In this episode we return to the subject of Certification, this time focusing on how to adapt development of programs to meet the breakneck pace of change with growing Software-as-a-Service businesses.
Dave interviews Debbie Smith, who is Sr. Manager of Smartsheet University and an expert in credentialing and certification programs.
For many Customer Education professionals, we first begin working on certification programs when a senior leader asks us to, but the definition of certification can vary wildly from person to person. It’s crucial to know what you intend to build, what outcomes it will generate, and how much maintenance it requires.
The hypothesis that Dave and Debbie explore this episode is: “Certification programs for SaaS can be delivered in much shorter timelines, but with caveats.”
When some people say they want to develop a certification, what they actually mean is “some learning modules with a quiz at the end.” But to create a legally defensible certification that can be used for hiring, firing, and other high-stakes situations, you need something far more rigorous, fair, and accurate. This means it’s going to take time and money.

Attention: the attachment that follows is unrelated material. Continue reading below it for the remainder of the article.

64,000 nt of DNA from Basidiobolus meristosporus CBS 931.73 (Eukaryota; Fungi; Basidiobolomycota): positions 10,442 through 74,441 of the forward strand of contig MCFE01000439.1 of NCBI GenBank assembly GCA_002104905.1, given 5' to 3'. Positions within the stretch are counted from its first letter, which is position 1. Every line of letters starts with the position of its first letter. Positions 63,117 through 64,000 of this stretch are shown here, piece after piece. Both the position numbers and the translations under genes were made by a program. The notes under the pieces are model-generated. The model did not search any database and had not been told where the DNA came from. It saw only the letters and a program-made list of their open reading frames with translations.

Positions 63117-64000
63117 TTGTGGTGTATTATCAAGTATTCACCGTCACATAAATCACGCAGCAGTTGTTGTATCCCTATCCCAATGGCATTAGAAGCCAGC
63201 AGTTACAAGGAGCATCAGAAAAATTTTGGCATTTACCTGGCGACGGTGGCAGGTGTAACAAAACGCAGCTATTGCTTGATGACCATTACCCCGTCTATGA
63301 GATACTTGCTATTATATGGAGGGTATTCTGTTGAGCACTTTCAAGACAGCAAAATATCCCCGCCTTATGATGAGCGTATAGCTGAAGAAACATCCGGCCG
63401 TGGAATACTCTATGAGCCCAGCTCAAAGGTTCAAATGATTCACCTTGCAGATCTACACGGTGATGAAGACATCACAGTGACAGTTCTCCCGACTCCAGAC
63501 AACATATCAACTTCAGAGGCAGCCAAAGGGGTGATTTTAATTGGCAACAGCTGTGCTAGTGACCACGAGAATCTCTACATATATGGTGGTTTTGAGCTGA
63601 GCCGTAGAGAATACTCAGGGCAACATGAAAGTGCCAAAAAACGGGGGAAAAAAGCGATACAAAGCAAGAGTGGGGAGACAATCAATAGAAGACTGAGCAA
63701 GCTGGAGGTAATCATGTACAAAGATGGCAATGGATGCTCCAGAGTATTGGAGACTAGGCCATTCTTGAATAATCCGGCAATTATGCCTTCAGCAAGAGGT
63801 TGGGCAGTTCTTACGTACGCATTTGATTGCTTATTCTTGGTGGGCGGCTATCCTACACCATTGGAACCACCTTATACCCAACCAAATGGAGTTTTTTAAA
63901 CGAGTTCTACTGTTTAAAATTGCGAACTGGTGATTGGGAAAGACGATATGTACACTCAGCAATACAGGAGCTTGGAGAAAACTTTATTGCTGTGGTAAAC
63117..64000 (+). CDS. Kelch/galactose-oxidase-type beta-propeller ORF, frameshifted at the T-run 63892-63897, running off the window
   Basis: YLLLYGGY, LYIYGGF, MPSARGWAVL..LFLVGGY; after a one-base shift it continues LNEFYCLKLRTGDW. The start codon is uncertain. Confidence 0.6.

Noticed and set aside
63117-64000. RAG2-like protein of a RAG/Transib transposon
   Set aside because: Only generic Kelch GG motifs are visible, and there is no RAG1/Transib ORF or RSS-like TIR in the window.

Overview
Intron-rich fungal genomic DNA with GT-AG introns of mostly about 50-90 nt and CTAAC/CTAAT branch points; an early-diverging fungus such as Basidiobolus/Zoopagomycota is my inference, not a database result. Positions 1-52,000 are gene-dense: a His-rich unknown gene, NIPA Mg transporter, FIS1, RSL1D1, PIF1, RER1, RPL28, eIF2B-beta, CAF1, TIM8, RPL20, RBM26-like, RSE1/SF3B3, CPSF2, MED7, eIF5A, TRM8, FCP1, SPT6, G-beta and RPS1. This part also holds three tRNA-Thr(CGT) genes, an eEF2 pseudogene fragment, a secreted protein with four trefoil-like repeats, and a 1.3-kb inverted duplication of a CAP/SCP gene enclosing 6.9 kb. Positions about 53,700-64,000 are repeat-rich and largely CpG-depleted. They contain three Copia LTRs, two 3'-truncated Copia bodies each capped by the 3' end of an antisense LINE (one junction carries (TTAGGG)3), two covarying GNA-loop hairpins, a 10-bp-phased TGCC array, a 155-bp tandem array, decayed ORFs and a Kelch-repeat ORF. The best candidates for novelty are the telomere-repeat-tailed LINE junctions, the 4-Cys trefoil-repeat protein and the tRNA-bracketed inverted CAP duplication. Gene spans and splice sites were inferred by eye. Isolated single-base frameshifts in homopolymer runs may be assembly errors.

In this episode, Debbie walks us through the project management required to build and maintain a certification. She takes us through how to build a JTA (Job Task Analysis) which defines what the job being certified actually is, and what the skills involved are. This means you need to meet with SMEs to understand what is being certified and what skills are involved to do the job.
Then it’s on to item writing – and by “items” here, we mean questions. Writing valid and fair questions is extremely difficult, and there’s an art to it! Debbie suggests some techniques for item writing workshops and writing better multiple-choice questions. And getting the right SMEs in, especially if they are billable and their time comes at a premium, is difficult. But you can also reward them for their efforts by giving them a certification, a badge, or other perks for participating in the program as an expert.
Debbie also shares tips for beta testing, and how many people you need to participate in a beta process.
Keep in mind that for SaaS businesses, whose products constantly change, writing a certification also means that you’re signing yourself (and your SMEs) to update the certification constantly and keep it in tune with your product.
Overall, certifications go to a much deeper level than you may expect if you haven’t built one before. These concepts are helpful to share when an executive asks you to build a certification, because you can help educate them on what’s actually involved in the process. If you’re not ready to commit the time, effort, and resources to build a formal certification, maybe a lighter-stakes credential like a badge is a better offering! If you’re just making a test with no proctoring or controls, you can call it something other than a certification.
Listen to the episode and find out more of those “201”-level techniques.